The Truth About Christmas – Pagan Roots and Christianization (Part 1)

The Truth About Christmas – Pagan Roots and Christianization (Part 1)

This is the first post in a three-part series discussing the Truth about Christmas.

  • Part one: The ancient history of Christmas and how it was celebrated by the pagans throughout history.
  • Part Two: Why was Christmas banned by the Puritans and the beginnings of Christianizing this holiday.
  • Part Three: Should believers in Christ continue to celebrate Christmas?

Christmas time, for so many of us, is a time of warmth, joy, fellowship, good food, and gifts. For Christians, it is a time to remember Jesus coming down to earth as a child to later die for our sins. It is a time to be thankful to God for saving us. For non-Christians, this is a time to enjoy the hustle and bustle of the season, to relish all the holiday festivities, to look forward to spending time with family and friends, and Santa’s return from the North pole. 

While Christmas invites warm and fuzzy feelings for all, throughout this three-part series we will dive deeper into the pagan roots of Christmas.  As well as try to answer a few questions I believe we should ask ourselves before celebrating:

  • Is this truly a Christian holiday? 
  • Does the pagan roots of Christmas matter?
  • Should we keep “Christ” in Christmas? 
  • Should we celebrate it at all?

Where does the name Christmas Come From?

The name Christmas or Christian mass is a shortened form of “Christ’s mass”. The word Christ comes from the Greek Khristos– a translation of Masicah in Hebrew meaning “Messiah or anointed”. The word Mass comes from Latin meaning “the celebration of the Eucharist (communion)”.

Christmas is also known as “midwinter” by the Anglo-Saxons. “The Nativity” means “birth” and “Noel” means “birth(day)” in Latin.  And lastly, the term Yule corresponds to the time between December and January, which was later tied to “Christian Christmas” (Wikipedia “Christmas“).

History of Christmas

Medieval Sculptures on a building

Early Church views on the date of Christ’s birth

For the first few hundred years following Christ’s ascension, the date of his birth was not on the table. The Hebrews and early Christians celebrated Passover and Christ’s Resurrection. However, during the time of the Church Fathers (A.D. 100 – A.D. 400), as the Catholic Church started to distance itself from the Hebrews and their traditions, new discussions surrounding the birth of Christ were presented. During this time the Church began to discuss and search for their own ways to worship totally distinct from the Hebrews. This was done because the Hebrews were seen as totally unfit to teach and instruct the Church on matters of faith and worship because of their role in the crucifixion of Christ.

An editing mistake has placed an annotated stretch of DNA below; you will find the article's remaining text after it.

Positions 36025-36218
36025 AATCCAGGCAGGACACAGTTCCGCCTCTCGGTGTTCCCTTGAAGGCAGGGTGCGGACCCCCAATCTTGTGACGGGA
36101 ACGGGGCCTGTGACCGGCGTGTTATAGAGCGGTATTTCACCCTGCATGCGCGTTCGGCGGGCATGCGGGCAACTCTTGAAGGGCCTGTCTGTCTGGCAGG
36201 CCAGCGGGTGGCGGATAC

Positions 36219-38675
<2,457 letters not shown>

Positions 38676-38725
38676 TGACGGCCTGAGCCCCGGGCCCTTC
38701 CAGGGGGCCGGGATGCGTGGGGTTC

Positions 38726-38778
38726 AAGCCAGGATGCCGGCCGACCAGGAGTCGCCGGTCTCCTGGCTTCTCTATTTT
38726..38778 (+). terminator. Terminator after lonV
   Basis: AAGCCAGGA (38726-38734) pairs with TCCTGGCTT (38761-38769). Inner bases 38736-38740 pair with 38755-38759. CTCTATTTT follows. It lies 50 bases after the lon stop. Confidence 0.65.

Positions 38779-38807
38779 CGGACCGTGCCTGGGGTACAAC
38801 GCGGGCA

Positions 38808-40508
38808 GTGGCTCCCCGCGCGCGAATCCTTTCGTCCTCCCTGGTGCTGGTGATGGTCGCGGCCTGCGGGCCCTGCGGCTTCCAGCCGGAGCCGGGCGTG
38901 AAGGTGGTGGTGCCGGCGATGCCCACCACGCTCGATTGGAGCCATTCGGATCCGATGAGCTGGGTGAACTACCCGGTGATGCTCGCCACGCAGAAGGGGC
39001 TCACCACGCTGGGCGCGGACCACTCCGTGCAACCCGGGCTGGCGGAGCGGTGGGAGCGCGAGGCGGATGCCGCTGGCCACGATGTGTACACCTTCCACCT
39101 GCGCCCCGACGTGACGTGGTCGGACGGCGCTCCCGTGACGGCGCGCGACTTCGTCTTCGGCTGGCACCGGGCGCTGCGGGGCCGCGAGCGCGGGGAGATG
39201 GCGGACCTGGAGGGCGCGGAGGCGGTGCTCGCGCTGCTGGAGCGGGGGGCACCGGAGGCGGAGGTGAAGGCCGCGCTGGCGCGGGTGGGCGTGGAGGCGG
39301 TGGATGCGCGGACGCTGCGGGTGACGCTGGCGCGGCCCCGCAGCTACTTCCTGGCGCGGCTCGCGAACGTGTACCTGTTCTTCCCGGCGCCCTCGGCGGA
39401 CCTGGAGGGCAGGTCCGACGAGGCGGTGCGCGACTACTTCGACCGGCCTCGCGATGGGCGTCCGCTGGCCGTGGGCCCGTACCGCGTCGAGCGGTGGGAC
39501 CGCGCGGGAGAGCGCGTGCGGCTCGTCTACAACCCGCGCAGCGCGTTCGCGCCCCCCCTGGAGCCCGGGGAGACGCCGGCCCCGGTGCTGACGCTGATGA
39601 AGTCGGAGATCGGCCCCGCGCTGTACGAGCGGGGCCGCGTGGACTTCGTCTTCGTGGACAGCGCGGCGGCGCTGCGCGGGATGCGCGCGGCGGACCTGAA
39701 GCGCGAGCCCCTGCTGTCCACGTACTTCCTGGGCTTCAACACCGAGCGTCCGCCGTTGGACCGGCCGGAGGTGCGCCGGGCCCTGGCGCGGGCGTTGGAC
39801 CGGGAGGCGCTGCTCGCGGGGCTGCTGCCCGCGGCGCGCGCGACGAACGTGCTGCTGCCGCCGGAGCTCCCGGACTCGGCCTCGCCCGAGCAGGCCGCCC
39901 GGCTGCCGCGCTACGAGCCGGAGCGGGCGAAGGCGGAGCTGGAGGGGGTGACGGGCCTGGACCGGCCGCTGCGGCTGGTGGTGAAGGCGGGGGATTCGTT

As reflected in a letter to the bishops of the Catholic Church by Emperor Constantine in A.D. 325 during the Council of Nicaea.

We ought not, therefore, to have anything in common with the Jews, for the Saviour has shown us another way; our worship follows a more legitimate and more convenient course (the order of the days of the week); and consequently, in unanimously adopting this mode, we desire, dearest brethren, to separate ourselves from the detestable company of the Jews, for it is truly shameful for us to hear them boast that without their direction we could not keep this feast.  How can they be in the right, they who, after the death of the Saviour, have no longer been led by reason but by wild violence, as their delusion may urge them? 

Ccel.org Phillip Schaff NPNF2-14 “On Keeping Easter

Before this time the early Christians had celebrated all of the life events of Jesus during Passover, in a time called Quartodeciman. This was based on the Jewish belief that righteous men died on the same day they were born. As a result, Jesus’s birth, life, and death were all honored during the Passover. March 25th or 28th were deemed to coincide with the Passover and thus was determined to be the date of Christ’s birth and death. 

Later, in A.D. 325 during the Council of Nicaea, the celebration of the Resurrection was moved permanently to a Sunday and was celebrated instead of Passover by the Holy Roman Empire. Emperor Constantine I did this in order to remove any dependence of the Church on the calculations of the Hebrews. He wanted the Church to be distinct and separate in any way it could be. 

Christ’s Birth Connected to the Spring Equinox 

Another reason why Christ’s birth was determined to be in the spring, was its proximity to the spring equinox. The phrase “Sun of Righteousness” found in Malachi 4:2 was determined to connect Christ’s birth to the Sun which was believed to have been formed during this time.

wooden cross on a hill

In A.D. 200 Clement wrote that some Egyptian theologians had calculated the date of Christ’s birth. 

“There are those who have determined not only the year of our Lord’s birth, but also the day; and they say that it took place in the 28th year of Augustus, and in the 25th day of [the Egyptian month] Pachon [May 20] … Further, others say that He was born on the 24th or 25th of Pharmuthi [April 20 or 21].”

New Advent “Christmas

On the other hand, others such as Sextus Julius Africanus (A.D. 160 – 240) believed the spring equinox to only be Christ’s conception date, and therefore placed his birth to be on December 25th. His reasoning would become the dominant belief, giving rise to the celebration of the Annunciation

The Annunciation is a holiday that celebrates when the angel announced to Mary that she would bear Jesus. In the seventh century, this date was assigned to nine months before Christmas, which corresponds to the spring equinox. By this time the Quartodeciman was forgotten by Christians.

(Pope History “Pope St. Soter“, New World Encyclopedia “Pope Soter“, Wikipedia “Christmas“, Britannica “Christmas“, History.com “History of Christmas“). 

The Winter Solstice and The Birth of Christmas

As the years progress, we see a gradual shift in belief from the spring equinox to the winter solstice as being the time of Christ’s birth.